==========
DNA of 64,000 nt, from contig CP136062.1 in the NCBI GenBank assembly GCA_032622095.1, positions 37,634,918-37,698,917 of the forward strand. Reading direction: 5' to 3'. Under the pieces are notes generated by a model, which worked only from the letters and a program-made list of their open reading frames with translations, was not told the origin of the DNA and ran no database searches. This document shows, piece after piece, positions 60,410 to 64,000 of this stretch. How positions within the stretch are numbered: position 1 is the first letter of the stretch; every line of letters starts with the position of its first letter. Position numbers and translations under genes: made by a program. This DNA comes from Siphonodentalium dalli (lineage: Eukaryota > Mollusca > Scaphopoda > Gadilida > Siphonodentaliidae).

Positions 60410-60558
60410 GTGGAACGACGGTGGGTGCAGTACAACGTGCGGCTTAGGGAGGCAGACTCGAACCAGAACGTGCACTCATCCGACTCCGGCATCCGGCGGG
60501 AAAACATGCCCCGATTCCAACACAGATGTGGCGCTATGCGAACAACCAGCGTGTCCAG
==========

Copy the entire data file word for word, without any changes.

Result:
DNA of 64,000 nt, from contig CP136062.1 in the NCBI GenBank assembly GCA_032622095.1, positions 37,634,918-37,698,917 of the forward strand. Reading direction: 5' to 3'. Under the pieces are notes generated by a model, which worked only from the letters and a program-made list of their open reading frames with translations, was not told the origin of the DNA and ran no database searches. This document shows, piece after piece, positions 60,410 to 64,000 of this stretch. How positions within the stretch are numbered: position 1 is the first letter of the stretch; every line of letters starts with the position of its first letter. Position numbers and translations under genes: made by a program. This DNA comes from Siphonodentalium dalli (lineage: Eukaryota > Mollusca > Scaphopoda > Gadilida > Siphonodentaliidae).

Positions 60410-60558
60410 GTGGAACGACGGTGGGTGCAGTACAACGTGCGGCTTAGGGAGGCAGACTCGAACCAGAACGTGCACTCATCCGACTCCGGCATCCGGCGGG
60501 AAAACATGCCCCGATTCCAACACAGATGTGGCGCTATGCGAACAACCAGCGTGTCCAG